gradient in the material. Residual stresses re maining in the material are undesirable because they may cause unpredictable distortions and have a deleterious eﬀect on fracture and corrosion per formance. Topics included: numerical simulations of quenching processes; stresses and deformations during quenching with and without transforma tion eﬀects; quench front problems; constitutive models; metallothermomechanical simulations; simulation of quenching–tempering; quench anal ysis with phase change; transformation kinetics, heat conduction and elastic–plastic stresses during quenching; prediction of mechanical properties for various materials; water spray quenching; heat treatment in steelmaking; online quenching of aluminum. Materials: metals; steels; aluminum; aluminum alloys; Cu–Sn alloys; uranium–titanium alloys; glass.
2.2. Heat transfer and thermomechanical modelling
Heat treatment processes can change the pro perties of metals and alloys. The stage of cool ing from the predetermined temperature down to room temperature has a decisive inﬂuence on the resulting material properties. The cooling rate inﬂuences the internal stress level and determines the nonequilibrium state of the metallographic structures. By means of the FEM it is possible to calculate the timedependent temperature distribution and heat ﬂux in quenched components and to study parameters that inﬂuence the cooling behavior. Heat treatment of aluminum alloys contains three steps: solution heat treatment, quenching and artiﬁcial aging. Quenching is the most critical stage. In quenching of aluminum alloys, the ob jective is a rapidly cooling, especially through the range of 290–400 C. Low cooling speed may result in some precipitation that impairs the strength and corrosion resistance of the alloy. The numerical analysis of aluminum spray quenching solves the transient heat diﬀusion equation with temperaturedependent material properties and temperature and spatiallydependent boundary conditions.
In this subsection the following topics are studied: heat conduction with variable phase transformations; calculation of temperature and heat ﬂux in quenching; transient heat conduction with moving convective boundaries; steadystate and transient thermal stresses due to heat treat ment; calculation and measurement of thermal stresses; quenching uniformity and surface cooling mechanism; thermal shock studies; the eﬀect of free edge on thermal stresses; thermal stress resis tance; microstructure prediction. Materials: metals; steels; aluminum; aluminum alloys; metal matrix composites; ceramics.
2.3. Residual stresses in quenching
In the quenching the high temperature austenite is transformed into ferrite, pearlite, bainite, mar tensite, and the residual austenite. The actual phase distribution after heat treatment depends on the strategy of cooling. The various phase com positions have diﬀerent physical/mechanical properties and these may be determined by means of FEM. The FEM, steadystate or transient, can also predict the residual stress pattern as well as stress magnitude. In the analysis we can consider various nonlinearities such as material properties varia tion with temperature, heat transfer coeﬃcients variations with temperature, solidphase transfor mation, radiation boundary conditions, latent heat, etc. By adjusting process parameters we can control and minimize the residual stresses. The main subjects included: prediction and measurement of residual stresses; residual stresses and deformations in quenching; prediction of thermal residual stresses; thermoplasticity and thermoviscoplasticity for residual stresses; resid ual stresses and distortions in various quenched components; macro and microresidual stresses in quenching; minimization of residual stresses; eﬀect of geometry and boundary conditions on residual stresses; dimensional alteration due to residual stresses redistribution; residual quench stresses with and without transformation process. Materials: metals; steels; aluminum; aluminum alloys; pure iron; Astroloy; metal matrix compos ites.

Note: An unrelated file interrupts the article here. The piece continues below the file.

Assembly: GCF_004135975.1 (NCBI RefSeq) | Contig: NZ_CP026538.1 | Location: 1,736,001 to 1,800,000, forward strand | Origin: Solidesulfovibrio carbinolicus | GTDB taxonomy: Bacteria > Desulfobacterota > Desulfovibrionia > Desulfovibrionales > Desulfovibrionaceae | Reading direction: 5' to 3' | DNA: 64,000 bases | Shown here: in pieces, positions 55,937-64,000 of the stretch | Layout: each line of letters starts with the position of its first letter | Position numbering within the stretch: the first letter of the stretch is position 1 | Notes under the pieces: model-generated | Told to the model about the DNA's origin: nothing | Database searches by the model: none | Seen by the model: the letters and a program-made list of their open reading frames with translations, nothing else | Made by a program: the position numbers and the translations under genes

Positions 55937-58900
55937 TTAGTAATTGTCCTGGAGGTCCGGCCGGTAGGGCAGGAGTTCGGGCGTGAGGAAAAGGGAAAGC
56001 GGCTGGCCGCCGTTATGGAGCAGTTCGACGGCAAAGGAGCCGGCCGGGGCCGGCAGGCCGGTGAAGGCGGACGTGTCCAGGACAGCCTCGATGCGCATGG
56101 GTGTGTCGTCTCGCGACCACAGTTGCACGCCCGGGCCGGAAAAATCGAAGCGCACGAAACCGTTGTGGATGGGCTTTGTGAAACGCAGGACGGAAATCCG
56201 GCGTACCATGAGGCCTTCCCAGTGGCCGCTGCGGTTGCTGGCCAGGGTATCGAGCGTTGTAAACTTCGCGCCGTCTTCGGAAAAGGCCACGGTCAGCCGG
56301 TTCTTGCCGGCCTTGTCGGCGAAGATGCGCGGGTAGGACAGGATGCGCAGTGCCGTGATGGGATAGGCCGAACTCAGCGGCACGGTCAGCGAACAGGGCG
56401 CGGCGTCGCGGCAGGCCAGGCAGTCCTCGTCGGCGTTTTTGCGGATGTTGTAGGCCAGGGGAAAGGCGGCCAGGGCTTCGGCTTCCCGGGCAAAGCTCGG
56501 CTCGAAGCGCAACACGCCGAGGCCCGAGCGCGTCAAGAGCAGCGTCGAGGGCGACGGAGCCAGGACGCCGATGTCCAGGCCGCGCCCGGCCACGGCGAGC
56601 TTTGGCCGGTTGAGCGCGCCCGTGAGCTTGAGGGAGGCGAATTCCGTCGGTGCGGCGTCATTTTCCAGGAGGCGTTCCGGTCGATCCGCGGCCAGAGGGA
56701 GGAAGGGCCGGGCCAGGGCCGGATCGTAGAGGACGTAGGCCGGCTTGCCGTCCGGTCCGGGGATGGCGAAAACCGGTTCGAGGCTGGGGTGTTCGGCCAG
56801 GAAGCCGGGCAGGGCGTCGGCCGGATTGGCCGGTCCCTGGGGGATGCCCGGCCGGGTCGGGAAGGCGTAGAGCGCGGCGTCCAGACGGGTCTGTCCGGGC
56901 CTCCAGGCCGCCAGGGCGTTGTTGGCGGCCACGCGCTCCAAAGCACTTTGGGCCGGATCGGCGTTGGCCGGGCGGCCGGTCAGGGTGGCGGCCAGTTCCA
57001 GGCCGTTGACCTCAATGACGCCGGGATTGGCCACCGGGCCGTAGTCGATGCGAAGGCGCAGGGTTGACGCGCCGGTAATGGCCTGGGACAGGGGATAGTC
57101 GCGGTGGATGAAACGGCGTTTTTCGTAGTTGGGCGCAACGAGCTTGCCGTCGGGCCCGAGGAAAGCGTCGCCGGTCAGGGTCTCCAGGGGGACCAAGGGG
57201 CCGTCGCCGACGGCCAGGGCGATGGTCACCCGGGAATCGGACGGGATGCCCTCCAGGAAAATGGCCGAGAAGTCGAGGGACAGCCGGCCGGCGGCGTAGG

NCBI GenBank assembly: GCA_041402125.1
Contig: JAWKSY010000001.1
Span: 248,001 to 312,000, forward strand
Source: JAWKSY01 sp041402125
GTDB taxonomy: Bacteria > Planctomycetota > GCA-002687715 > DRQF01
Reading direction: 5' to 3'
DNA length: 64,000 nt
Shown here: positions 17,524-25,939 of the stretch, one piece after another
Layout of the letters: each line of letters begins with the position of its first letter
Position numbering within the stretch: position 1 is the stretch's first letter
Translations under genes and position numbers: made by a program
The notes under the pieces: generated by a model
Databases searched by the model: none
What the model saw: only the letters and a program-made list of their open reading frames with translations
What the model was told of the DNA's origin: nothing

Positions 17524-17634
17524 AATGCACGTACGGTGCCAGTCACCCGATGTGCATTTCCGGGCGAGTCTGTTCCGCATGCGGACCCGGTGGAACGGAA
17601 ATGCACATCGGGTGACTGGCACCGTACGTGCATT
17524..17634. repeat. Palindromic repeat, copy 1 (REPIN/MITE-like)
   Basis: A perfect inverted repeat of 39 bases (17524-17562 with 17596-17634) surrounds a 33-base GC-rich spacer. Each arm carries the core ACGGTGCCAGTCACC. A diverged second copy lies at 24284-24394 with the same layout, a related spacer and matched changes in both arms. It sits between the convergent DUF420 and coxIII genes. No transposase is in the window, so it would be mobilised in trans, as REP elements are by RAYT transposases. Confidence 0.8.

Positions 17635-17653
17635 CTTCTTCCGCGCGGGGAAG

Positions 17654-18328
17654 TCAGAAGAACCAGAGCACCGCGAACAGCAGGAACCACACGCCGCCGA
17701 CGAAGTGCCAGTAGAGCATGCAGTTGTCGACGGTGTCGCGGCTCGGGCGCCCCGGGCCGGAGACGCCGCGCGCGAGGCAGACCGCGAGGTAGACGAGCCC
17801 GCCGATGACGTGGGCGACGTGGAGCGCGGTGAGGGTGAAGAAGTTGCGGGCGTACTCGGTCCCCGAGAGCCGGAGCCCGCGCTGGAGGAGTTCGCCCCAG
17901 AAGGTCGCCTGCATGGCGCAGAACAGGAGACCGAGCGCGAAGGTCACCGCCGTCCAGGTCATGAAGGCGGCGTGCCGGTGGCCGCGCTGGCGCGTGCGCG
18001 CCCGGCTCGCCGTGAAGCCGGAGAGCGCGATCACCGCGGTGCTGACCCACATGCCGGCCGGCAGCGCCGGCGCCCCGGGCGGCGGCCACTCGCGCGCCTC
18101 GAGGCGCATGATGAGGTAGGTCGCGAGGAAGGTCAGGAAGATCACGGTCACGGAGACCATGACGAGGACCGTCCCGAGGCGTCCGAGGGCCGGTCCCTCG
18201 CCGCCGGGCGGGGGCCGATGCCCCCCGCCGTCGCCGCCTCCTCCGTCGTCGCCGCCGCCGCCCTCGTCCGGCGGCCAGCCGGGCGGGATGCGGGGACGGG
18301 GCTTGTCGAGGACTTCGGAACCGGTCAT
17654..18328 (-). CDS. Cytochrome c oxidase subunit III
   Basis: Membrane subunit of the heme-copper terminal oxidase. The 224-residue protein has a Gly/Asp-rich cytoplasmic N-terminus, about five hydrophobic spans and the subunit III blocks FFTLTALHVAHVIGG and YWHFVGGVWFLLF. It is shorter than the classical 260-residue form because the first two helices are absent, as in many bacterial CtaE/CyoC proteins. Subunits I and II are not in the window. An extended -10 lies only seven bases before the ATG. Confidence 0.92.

316 J. Mackerle / Computational Materials Science 27 (2003) 313–332
2.4. Other topics
The following subjects are included in this subsection: quenching of superconducting mag nets; quench propagation in conductors; optimi zation problems in quenching; quench cracking.
3. Hardening
Hardening is the process of increasing the hardness of metals by a speciﬁc thermal treat ment. The aim of surface hardening is to increase the hardness of the surface layers by rapid heat ing and subsequent quenching. The microstruc ture is changed and the desired hardening is produced. The compressive residual stresses prolong the fatigue life of the hardened compo nent. In the surface induction hardening the heating is very fast and directly followed by quenching so the generation of residual stresses is more complex process than the case of common hardening. To calculate the variation of heat generation rate in components with a complex geometry is diﬃcult, therefore the experimental measurements of surface heat ﬂuxes are also used. Many ﬁnite element studies on the prediction of residual stresses in components during heating and quenching and a few papers on the surface in duction hardening have been published. The ﬁnite element technique makes it possible to determine the relation between process parameters and me chanical properties of the treated material. The main topics of this section are: simulation of distortions, stresses and residual stresses; evo lution of hardening; thermal and microstructural analysis; development of residual stresses during hardening; stationary and progressive hardening; induction hardening; HF induction hardening; laser hardening; case hardening; transforma tion hardening; cyclic hardening; roll hardening; quench hardening; martensitic hardening. Hardened materials: metals; steels; eutectoid steels; hypoeutectoid steels; carbon steels; bainitic steels; aluminum alloys; nickel alloys; nickel and copper ﬁlms.